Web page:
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Centripetal force question + other question

  1. Dec 11, 2006 #1
    1. A dog sits 1.50 meters from the center of a merry-go-round with an angular speed of 1.20 rad/s. If the magnitude of the force that maintains the dog's circular motion is 40.0 N, what is the dog's mass?

    2. Fc = (mv^2) / r

    3. We were provided with the answer "18.5" but I do NOT understand how you can get this value using the aforementioned equation. I'll demonstrate what I did:
    40 * 1.50 = (1.20^2)m
    60 = 1.44m
    m = 41.6 kg
    can someone explain to me what I'm doing wrong?

    1. An olympic runner leaps over a hurdle. If the runner's initial vertical speed is 2.2 m/s, how much will the runner's center of mass be raised during the jump?

    2. NO IDEA

    3. Don't even know WHERE to begin. Can someone help me out?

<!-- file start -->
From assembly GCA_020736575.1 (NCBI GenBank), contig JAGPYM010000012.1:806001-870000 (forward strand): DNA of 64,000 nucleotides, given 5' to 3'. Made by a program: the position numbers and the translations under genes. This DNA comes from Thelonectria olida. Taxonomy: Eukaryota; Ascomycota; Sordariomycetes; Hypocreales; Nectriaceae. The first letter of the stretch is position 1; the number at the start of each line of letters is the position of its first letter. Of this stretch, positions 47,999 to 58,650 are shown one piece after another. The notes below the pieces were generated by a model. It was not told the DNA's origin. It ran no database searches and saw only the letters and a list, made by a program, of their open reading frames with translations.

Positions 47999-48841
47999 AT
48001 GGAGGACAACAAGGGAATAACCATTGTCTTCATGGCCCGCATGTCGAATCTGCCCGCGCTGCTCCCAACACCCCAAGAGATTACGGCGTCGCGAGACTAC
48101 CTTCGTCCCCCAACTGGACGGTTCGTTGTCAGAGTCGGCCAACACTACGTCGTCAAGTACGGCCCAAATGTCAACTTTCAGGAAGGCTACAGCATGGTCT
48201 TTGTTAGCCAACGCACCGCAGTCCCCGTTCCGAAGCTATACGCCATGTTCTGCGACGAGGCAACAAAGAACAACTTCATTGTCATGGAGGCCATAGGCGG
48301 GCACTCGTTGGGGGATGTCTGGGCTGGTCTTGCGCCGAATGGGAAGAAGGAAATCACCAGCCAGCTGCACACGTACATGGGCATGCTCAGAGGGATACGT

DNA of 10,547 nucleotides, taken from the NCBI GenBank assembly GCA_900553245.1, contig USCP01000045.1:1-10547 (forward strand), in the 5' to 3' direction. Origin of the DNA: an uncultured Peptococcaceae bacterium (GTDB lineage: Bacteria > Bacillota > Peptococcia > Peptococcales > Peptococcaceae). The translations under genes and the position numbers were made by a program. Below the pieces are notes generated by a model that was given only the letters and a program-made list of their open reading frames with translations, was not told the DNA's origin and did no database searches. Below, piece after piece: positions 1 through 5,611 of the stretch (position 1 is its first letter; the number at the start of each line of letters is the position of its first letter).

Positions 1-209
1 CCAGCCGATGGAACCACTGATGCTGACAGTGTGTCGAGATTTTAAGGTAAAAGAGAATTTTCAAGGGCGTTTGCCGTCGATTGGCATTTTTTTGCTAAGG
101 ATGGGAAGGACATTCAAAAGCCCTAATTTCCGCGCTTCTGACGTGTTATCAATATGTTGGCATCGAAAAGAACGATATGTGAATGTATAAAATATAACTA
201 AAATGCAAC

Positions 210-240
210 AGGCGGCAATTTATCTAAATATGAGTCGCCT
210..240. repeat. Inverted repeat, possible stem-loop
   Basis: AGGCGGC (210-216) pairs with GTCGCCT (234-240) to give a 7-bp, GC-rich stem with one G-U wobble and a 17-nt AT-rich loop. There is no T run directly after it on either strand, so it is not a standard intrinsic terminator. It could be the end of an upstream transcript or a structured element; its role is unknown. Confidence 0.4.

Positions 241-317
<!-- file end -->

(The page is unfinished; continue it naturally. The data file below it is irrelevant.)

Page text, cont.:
2. jcsd
  3. Dec 11, 2006 #2
    To start off, I'd assume that for the speed, you mean 1.20 m/s, right?

    For your first problem, I'll suggest rewriting the equation. Re-write it to solve for what you're looking for. Then, try it again, and see what you come up with.

    For the second problem, think about what you would need to know to solve the problem, then write them down. This could get you to think of how you could actually solve the problem.
  4. Dec 11, 2006 #3


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    It appears you were given an angular speed of 1.2rad/s. This is NOT the same as linear speed. You must find the equation that relates angular speed to linear speed (v), then plug in that value of v into your correct equation to solve for m.

    In part 2, you need to know either the motion equation that relates velocity, acceleration, and displacement, OR the conservation of energy theorem that relates kinetic and potential energies. Are you familiar with either of these equations?
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